24 We are all Incremental Learners How Incremental Learners Think! I thrive on challenge I throw myself into difficult tasks I am self confident I have learning goals I like feedback on my performance so I can improve I react to failure by trying harder I engage in self-monitoring I can ignore the low aspirations of my peers I believe that intelligence is not fixed My intelligence can be improved through learning

25 Self- Sufficient Students

26 Slide 3 I help my Dad, help me with my homework! I don't wait for the Teacher to tell me what to do – I’m in charge now. I don’t hate maths anymore, I’ve got it! No-one in my family can or has, I’m going to be the first! Pupil Aspirations (Now!) I still get stuck, but now I don’t stay stuck-I break it up into little bits. I love coming to School!

27 OFSTED 2010 “Teaching is outstanding. Pupils thoroughly enjoy lessons and join in all activities with great enthusiasm. Both they and their teachers have an excellent knowledge of how well they are learning and how they can improve...” “Pupils’ enthusiasm for learning could not be stronger. In all lessons they tackle any challenge with energy and a strong belief that they will succeed. They make lessons buzz with excitement as they work in pairs and groups to meet the challenges their teachers set.”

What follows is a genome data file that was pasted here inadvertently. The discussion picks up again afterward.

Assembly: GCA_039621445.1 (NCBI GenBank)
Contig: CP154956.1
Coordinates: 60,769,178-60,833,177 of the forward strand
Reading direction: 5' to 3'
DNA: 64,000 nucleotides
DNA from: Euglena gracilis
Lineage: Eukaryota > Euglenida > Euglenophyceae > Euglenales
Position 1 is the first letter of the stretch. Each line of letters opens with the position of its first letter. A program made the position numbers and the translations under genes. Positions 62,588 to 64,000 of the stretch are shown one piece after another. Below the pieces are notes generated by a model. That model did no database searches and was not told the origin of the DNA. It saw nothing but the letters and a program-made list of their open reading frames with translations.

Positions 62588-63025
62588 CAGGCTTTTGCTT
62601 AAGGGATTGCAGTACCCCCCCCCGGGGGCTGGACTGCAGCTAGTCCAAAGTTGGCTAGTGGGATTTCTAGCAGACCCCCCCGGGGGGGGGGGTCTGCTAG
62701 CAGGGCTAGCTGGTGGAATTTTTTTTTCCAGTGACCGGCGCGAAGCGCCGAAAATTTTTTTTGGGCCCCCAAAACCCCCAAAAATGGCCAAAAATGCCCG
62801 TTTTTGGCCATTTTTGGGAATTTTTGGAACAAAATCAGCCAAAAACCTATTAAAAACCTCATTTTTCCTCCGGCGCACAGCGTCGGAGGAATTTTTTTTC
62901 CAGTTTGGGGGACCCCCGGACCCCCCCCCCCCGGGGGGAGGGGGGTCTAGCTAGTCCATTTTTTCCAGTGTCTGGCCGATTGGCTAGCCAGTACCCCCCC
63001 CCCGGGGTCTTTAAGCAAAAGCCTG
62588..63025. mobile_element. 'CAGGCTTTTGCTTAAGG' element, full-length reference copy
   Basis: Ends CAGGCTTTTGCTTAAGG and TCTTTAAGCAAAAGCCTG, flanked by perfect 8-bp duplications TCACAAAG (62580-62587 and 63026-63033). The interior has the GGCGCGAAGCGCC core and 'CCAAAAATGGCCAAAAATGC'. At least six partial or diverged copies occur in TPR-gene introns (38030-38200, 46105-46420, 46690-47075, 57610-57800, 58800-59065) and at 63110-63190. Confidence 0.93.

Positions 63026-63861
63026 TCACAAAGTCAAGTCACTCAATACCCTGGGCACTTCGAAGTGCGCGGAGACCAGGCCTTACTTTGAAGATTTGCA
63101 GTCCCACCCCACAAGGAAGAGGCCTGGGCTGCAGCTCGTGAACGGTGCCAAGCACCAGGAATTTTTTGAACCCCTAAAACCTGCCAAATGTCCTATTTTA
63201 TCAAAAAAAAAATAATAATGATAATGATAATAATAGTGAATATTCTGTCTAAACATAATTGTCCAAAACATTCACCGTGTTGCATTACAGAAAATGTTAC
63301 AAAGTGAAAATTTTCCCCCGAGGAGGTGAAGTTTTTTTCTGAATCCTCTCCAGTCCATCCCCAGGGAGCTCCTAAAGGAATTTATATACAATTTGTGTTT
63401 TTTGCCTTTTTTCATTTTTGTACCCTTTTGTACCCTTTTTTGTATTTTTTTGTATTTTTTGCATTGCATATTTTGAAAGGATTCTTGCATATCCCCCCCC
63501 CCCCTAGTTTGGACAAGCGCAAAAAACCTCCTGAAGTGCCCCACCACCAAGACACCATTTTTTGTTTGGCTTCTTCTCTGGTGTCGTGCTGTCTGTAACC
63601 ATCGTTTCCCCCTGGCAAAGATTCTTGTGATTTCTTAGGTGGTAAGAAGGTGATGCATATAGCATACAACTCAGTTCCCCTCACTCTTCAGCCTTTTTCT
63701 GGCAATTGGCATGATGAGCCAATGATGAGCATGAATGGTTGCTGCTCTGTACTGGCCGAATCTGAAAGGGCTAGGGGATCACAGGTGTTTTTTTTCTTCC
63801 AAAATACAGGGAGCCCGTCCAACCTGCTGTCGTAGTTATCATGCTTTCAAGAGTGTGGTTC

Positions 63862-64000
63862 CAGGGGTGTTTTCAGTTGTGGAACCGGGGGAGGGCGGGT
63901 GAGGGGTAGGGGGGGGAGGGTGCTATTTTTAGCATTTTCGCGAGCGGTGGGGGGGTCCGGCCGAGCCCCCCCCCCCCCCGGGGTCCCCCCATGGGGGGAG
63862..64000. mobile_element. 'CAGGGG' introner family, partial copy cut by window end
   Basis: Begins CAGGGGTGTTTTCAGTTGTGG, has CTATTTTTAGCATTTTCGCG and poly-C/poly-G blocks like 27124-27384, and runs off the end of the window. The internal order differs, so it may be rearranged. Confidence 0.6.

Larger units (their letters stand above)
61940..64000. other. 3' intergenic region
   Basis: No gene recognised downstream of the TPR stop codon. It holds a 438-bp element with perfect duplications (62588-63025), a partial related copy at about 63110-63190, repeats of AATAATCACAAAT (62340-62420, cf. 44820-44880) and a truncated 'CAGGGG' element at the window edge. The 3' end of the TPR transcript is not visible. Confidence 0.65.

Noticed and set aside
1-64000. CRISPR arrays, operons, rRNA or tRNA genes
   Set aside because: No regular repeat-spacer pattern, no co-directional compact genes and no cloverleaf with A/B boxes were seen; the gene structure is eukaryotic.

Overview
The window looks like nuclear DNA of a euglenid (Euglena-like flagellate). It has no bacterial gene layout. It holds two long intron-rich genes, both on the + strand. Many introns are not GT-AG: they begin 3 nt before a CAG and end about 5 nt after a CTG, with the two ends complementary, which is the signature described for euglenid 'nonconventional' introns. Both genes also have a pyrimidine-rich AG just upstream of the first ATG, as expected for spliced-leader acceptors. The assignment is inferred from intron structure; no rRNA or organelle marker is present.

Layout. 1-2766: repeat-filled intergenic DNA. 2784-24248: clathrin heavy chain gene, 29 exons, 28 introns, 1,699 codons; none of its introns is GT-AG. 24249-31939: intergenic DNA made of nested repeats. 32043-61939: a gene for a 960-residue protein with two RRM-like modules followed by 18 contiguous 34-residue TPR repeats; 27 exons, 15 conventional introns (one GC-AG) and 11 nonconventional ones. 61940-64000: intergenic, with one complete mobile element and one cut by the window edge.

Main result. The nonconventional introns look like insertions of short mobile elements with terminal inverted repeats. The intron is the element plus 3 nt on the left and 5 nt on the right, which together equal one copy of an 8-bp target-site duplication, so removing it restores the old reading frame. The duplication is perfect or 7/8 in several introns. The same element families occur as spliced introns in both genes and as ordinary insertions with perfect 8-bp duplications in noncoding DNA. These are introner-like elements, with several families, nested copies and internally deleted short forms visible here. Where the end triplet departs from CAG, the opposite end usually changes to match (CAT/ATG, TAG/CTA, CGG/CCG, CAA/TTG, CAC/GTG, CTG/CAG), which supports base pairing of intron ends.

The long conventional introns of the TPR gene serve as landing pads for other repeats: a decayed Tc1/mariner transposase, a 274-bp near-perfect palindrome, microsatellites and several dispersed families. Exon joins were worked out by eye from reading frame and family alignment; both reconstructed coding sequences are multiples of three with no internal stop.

28 OFSTED 2010 “A strong feature of lessons is the collaboration between pupils, either as Talk Partners clarifying ideas, or team players working together to solve problems.” “The overwhelming strength of the school’s provision is the care, guidance and support it provides to enable pupils to overcome complex, and sometimes formidable, barriers to learning, so that they become successful learners who are happy at school.”